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Chidambaram: Home of Nataraja

George Michell (Editor) Vivek Nanda (Editor)
Synopsis Among Tamil Nadu’s innumerable temples, Chidambaram occupies a unique place as the home of Nataraja, the dancer form of Shiva. This is now one of the most celebrated images of any Hindu deity, renowned throughout India and indeed all over the world. The mythical corpus associated with Shiva’s dance of creation in the celbrated Golden Hall, or Chit Sabha complex, at Chidambaram underscores the iconography of Nataraja and the architectural configuration of the temple itself. Both the image and temple of Nataraja took on their distinctive forms under the patronage of the Cholas in the 9th-12th centuries, though obviously the story of the dance competition is much older. It is this interrelationship of legend, history, art and architecture of Chidambaram that is explored by various writers in this book. The Introduction discuss the origins of Chidambaram’s place name and the stages by which the temple myths developed into the now familiar pattern. Here, Nataraja is viewed within a larger pantheon of consorts, lesser deities, and attendants. This is followed by a portfolio of photographs that offers a handsome visual portrait of Chidambaram. A broader perspective of Chidambaram and the legend of the dance competition is provided by Indira Viswanathan Peterson who reviews the literature of Tamil Shavism before and during the Chola period. B. Natarajan discusses the relationship between the Nataraja cult and the formless aspect of Shiva or the Chidambara Rahasya. Paul Younger turns to the ritual life of the Nataraja temple, both today and in Chola times, as can be reconstructed from past literary sources. The next three articles focus on the traditions of Chidambaram. John Guy traces the evolution of the Nataraja image, culminating in the famous iconographic formula. Many of his illustrations are of bronze murtis from the Pallava and Chola eras. Gerd J.R. Mevissen describes the magnificent stone sculptures at Chidambaram, especially those on the walls of the four entrance gopuras appear multiple forms of Shiva as well as a host of attendant divinities. For David Smith, the principal artistic interest of the temple lies in the 17th century paintings covering the ceiling of the shrine dedicated to Nataraja’s consort, Shivakamasundari. Two other shrines in Tamil Nadu have both mythological and ritualistic association with Chidambaram. Michael Wood examines the legend and art of the temple at Tiruvalangadu, where Shiva assumed an alternative dance form. Rajeshwari Ghose compares the cult of Tyagaraja at Tiruvarur with that of Nataraja at Chidambaram, drawing attention to the esoteric interpretation of the rituals that still take place in these two temples. The volume is brought to a close by Pratapaditya Pal who points out the diverse use of the Nataraja image beyond India and into the present day.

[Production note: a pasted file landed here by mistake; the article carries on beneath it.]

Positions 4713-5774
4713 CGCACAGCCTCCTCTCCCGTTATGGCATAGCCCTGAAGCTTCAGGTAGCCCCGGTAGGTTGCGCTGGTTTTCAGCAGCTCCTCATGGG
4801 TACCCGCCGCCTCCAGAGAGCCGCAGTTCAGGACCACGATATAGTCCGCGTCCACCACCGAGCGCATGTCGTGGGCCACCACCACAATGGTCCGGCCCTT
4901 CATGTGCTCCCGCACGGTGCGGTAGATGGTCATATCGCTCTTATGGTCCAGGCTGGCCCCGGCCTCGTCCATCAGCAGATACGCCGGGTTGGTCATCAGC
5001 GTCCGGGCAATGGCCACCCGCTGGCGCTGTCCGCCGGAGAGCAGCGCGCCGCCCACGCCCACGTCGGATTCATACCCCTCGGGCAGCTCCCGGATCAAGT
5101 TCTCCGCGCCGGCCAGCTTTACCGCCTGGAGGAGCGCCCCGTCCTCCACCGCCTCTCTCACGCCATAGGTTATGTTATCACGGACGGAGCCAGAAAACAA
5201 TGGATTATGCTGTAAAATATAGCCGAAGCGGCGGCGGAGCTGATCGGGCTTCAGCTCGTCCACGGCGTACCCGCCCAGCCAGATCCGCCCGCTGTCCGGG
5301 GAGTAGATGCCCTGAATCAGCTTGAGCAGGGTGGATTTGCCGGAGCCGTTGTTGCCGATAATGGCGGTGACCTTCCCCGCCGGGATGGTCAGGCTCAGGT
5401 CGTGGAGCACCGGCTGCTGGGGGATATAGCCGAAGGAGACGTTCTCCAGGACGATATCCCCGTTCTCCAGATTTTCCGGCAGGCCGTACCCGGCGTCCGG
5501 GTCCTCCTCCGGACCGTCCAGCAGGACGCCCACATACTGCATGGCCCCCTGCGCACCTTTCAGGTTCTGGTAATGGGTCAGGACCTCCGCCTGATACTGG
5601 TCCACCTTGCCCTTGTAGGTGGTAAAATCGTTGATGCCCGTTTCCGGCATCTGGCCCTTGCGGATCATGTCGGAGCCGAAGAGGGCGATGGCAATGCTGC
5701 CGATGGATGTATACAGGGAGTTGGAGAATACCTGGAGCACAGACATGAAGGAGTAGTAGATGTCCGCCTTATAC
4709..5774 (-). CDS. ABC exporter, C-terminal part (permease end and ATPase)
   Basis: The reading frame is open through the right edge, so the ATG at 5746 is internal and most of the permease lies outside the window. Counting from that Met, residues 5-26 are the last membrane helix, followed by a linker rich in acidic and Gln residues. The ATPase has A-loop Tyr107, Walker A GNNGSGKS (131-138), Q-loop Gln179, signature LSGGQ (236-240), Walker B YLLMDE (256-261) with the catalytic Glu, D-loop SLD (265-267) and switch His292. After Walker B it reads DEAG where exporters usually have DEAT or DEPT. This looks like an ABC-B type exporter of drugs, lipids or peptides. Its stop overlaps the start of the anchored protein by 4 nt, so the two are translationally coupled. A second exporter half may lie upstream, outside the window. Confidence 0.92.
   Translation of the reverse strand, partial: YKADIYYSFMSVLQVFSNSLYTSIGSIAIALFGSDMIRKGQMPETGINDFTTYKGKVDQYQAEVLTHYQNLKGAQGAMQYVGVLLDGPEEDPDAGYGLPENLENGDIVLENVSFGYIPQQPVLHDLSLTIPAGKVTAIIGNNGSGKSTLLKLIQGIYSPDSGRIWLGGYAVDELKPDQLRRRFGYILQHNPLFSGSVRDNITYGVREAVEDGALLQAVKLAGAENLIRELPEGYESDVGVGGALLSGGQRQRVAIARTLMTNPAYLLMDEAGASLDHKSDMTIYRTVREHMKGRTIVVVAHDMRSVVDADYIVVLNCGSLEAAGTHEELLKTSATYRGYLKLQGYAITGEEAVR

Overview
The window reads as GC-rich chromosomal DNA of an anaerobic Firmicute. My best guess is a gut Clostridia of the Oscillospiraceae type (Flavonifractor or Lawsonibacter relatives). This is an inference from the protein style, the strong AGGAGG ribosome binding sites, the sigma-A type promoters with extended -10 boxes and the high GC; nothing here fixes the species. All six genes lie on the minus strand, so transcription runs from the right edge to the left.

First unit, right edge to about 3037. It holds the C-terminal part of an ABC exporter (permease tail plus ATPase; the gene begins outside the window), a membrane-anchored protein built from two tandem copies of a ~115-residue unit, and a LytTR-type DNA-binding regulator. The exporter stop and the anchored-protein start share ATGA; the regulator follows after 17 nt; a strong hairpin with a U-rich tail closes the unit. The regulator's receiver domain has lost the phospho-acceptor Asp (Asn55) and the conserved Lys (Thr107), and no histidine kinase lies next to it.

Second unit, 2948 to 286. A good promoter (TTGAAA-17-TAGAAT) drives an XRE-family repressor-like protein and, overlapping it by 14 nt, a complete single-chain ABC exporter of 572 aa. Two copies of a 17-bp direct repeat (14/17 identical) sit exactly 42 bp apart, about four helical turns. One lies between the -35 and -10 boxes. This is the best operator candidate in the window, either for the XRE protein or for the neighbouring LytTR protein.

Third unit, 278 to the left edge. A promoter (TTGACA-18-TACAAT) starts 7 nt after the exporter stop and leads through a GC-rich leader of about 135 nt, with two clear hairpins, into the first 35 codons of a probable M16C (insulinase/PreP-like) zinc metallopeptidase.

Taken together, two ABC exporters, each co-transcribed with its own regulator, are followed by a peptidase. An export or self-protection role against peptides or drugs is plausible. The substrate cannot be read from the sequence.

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About the authors

George Michell

George Michell obtained his PhD in the field of early western Chalukya temple architecture from the School of Oriental African Studies, University of London, in 1974. From 1974 to 1977, he directed courses on Asian architecture at the Architectural Association, London, and was the co-editor of Art and Archaeology Research Papers from 1972 to 1982. Since the 1980s, he has co-directed an international team of scholars and students at Vijayanagara, the medieval Hindu site in Karnataka. George Michell has also lectured at universities and museums throughout the USA, Europe, India and Australia. Among his many Publications are The Royal Palaces of India, Islamic Heritage of the Deccan, Architecture of the Islamic World: Its History and Social Meaning and Hindu Art and Architecture.

Vivek Nanda

Vivek Nanda, is an architect and urban designer. He has lectured on Indian art, archaeology, and architecture at the Institute of Archaeology, University College London, and the Faculty of Architecture and History of Art at the University of Cambridge. His research specialism focuses on the urban morphology and ritual topography of cities in western and southern India. He was director of a collaborative project on Kumbakonam based at the University of Cambridge.

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Bibliographic information

Title Chidambaram: Home of Nataraja
Format Hardcover
Date published: 01.01.2004
Edition 1st ed.
Publisher Marg Publications
Language: English
isbn 8185026645
length 140p., Col. Plates; Maps; Glossary; Index; 31cm